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A light in the dark
Posted By Greg Laurie On 10/04/2013 @ 8:19 pm In Commentary,Faith,Front Page,Opinion | No Comments
I remember the time I went scuba diving down to 100 feet. I must have been very excited about going that deep because I used up too much of my air. My friend said that all he could see of me were bubbles. And sure enough, when I looked at my gauge, there was hardly any air left. So I swam over to the instructor and gave him the universal sign for “I am out of air.” He motioned me toward an object he was carrying called an Octopus, which is an extra regulator. So I took out my regulator and put that one in.
The problem was, the tube was very short. So wherever the instructor went, I had to go, too. I felt like a complete idiot. But I realized that I had a choice: Either stay in rhythm with my instructor and live, or break free and die. So I decided to stay in rhythm with him.
That is the idea of walking with God. The prophet Amos actually gives us insight into what that means: “Can two walk together, unless they are agreed?” (Amos 3:3 NKJV). This could be translated multiple ways from the original Hebrew, but the idea is to move in rhythm with someone.
When I walk with my little grandchildren, I can’t walk at my usual speed. It is too fast. So I slow down and take them by the hand, and we walk together. But if I am walking with someone else, maybe I will speed it up a little. The idea of walking with God is that we are neither running ahead nor lagging behind him. And the objective is to get in sync with God rather than expecting God to get in sync with us.
The Bible tells us that “Noah walked with God” (Genesis 6:9 NKJV). By the way, in all of the Bible, that statement is made of only two people: Noah and Enoch. The Bible says that “Enoch walked steadily with God. And then one day he was simply gone: God took him” (Genesis 5:24 MSG).
As Noah’s story begins, he and his family were living during a wicked time: “The earth also was corrupt before God, and the earth was filled with violence. So God looked upon the earth, and indeed it was corrupt; for all flesh had corrupted their way on the earth” (Genesis 6:12 NKJV).
The times were so dark that God could only find one godly family on Earth: Noah’s family. In Genesis 6:8 we read, “Noah found grace in the eyes of the Lord” (NKJV). This means that God extended grace toward him.
Noah was a radiant light in a dark place. It is not unlike the way a jeweler will display a piece of fine jewelry on a black background. Noah was a rare jewel against a backdrop of extreme wickedness. He was a man who responded to what he knew was true.
Noah’s walk with God caused him to work for God, and one must always precede the other. If you walk with God, you will want to work for God. Works don’t save you; faith does. But if your faith is real, then it will produce works. And that is how Noah’s faith worked.
God told Noah to build an ark, which would have required a supreme act of faith. There was no body of water nearby. In fact, it had never rained before. Up to this point, there was a water canopy over the earth that created a greenhouse effect. So in one of the greatest acts of faith in all of human history, Noah cut down his first gopher tree to build the ark. It was such a bold act of faith that Noah is memorialized in what is known as the Bible’s hall of faith in Hebrews 11: “By faith Noah, being divinely warned of things not yet seen, moved with godly fear, prepared an ark for the saving of his household, by which he condemned the world and became heir of the righteousness which is according to faith” (verse 7).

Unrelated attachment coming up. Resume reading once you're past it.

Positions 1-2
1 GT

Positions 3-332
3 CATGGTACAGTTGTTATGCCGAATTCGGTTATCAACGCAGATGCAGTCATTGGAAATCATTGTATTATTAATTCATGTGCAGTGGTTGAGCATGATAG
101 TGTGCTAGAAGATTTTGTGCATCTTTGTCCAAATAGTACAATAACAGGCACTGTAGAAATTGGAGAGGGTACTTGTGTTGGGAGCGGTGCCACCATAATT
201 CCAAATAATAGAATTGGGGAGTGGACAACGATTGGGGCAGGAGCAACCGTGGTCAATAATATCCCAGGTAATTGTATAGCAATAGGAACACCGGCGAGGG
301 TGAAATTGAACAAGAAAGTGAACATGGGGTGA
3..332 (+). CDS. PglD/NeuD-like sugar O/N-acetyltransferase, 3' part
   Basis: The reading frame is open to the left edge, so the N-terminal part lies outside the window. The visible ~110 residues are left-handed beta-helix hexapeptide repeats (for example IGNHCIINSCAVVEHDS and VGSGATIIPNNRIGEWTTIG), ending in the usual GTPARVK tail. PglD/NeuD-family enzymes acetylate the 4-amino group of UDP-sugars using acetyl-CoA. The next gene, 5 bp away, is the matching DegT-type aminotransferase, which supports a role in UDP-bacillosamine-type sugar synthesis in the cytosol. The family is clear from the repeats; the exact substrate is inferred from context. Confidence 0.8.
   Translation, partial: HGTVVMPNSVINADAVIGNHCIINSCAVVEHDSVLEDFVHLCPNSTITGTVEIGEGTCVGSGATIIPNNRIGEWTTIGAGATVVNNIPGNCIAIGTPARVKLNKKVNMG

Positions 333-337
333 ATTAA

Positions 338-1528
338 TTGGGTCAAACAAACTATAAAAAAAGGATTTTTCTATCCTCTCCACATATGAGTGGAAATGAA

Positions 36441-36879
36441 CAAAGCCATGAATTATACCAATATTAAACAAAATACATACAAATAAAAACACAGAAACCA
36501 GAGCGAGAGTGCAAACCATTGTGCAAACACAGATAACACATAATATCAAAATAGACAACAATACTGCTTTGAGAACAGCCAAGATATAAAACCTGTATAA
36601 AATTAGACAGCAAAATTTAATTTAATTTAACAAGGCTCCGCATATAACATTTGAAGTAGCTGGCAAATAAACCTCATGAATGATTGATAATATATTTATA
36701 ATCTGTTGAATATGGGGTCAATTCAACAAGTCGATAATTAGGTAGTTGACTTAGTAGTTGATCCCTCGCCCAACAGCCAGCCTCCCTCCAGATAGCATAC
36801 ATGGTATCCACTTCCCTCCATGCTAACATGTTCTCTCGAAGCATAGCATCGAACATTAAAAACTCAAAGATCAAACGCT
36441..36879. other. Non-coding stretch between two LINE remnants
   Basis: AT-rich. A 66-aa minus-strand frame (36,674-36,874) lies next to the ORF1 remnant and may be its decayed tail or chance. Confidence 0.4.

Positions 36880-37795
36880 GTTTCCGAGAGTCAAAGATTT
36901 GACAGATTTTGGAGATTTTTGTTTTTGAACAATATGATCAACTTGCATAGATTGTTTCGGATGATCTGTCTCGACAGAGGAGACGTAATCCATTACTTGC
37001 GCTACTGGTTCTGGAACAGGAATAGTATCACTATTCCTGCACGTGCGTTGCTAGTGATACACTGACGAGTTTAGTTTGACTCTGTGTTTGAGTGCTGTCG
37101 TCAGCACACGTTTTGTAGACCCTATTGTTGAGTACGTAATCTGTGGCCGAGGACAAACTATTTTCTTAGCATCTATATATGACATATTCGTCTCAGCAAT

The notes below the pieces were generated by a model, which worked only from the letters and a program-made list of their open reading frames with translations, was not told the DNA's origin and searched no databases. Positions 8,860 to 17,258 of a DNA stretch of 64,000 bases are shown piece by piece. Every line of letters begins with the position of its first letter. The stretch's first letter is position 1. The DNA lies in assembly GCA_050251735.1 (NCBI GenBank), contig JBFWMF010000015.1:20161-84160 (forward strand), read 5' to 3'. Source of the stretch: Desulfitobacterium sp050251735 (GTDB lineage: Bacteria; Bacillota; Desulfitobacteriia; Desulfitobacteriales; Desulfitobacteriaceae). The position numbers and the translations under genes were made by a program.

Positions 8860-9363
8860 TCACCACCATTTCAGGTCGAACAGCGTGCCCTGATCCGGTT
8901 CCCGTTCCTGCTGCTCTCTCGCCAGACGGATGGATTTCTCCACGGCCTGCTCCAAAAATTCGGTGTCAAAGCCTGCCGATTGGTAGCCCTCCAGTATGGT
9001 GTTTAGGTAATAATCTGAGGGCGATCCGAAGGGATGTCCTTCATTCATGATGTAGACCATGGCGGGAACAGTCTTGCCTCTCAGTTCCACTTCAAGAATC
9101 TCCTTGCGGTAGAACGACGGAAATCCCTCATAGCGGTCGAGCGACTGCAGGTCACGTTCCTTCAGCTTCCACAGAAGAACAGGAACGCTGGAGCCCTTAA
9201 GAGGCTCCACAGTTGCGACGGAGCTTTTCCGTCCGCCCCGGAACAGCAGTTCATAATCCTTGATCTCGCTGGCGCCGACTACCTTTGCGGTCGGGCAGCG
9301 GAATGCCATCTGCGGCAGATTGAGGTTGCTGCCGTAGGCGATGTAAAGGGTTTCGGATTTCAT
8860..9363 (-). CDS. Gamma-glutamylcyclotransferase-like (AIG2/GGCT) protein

This verse in Hebrews gives us a number of important insights into what made Noah tick. First, he was divinely warned, which means that God spoke to him. The Bible says that “faith comes by hearing, and hearing by the word of God” (Romans 10:17). The way our faith will grow is by reading what the Scripture says and taking the next step of putting it into action.
We also read that Noah had a reverence for God. He “moved with godly fear.” What does it mean to fear God? I have heard it defined as a wholesome dread of displeasing him. The idea is loving God so much that you don’t want to disappoint him.
Noah also was a witness for God. The Bible tells us that Noah was “a preacher of righteousness” (2 Peter 2:5 NKJV). He stands as an example of all those of have gone out and shared their faith with very few results, those who maybe felt they were the worst evangelists of all time.
But our job is to do our part and leave the results in the hands of God. When we stand before him one day, it will not be about quantity; it will be about quality. It is will be about why and if we were faithful to do what God set before us. We all have our place. We all have our role. We all have our job to do, and we need to be faithful.
Noah was a faithful preacher. And when it was time to take action, he did so. I wonder if he ever had doubts: Was this a good idea? Is this really what I should have done? He may have wondered, Did God really speak to me? But I love how Genesis 8 begins: “Then God remembered Noah …” (NKJV).
God did not forget about Noah, and God doesn’t forget about us, either. Sometimes he works in a dramatic way in our lives. And sometimes months or years go by and nothing dramatic happens. You wonder, Is God even paying attention anymore? He is. Just do the last thing he told you to do and be faithful there. Hold your course. Just carry on. And remember this: God always finishes what He starts.
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